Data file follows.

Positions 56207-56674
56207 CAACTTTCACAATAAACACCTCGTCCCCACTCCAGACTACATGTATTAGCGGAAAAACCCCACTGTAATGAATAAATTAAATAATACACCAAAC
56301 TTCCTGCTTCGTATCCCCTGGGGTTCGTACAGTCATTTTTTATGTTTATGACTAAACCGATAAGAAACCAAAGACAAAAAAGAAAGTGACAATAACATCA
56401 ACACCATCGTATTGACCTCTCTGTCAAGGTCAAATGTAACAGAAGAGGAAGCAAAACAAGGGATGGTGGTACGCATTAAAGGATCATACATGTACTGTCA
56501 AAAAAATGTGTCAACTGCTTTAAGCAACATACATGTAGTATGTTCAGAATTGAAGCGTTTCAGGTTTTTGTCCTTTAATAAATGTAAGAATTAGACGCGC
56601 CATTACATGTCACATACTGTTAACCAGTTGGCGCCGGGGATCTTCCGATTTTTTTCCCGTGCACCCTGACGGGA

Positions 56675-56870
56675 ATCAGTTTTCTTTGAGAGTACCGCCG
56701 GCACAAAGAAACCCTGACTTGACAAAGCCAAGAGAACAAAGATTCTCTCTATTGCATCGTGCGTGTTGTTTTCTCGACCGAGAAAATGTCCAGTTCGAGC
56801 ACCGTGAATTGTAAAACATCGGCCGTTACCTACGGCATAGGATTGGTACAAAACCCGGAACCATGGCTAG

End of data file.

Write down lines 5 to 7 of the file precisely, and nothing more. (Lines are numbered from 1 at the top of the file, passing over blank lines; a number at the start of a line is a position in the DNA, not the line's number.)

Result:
56501 AAAAAATGTGTCAACTGCTTTAAGCAACATACATGTAGTATGTTCAGAATTGAAGCGTTTCAGGTTTTTGTCCTTTAATAAATGTAAGAATTAGACGCGC
56601 CATTACATGTCACATACTGTTAACCAGTTGGCGCCGGGGATCTTCCGATTTTTTTCCCGTGCACCCTGACGGGA

Positions 56675-56870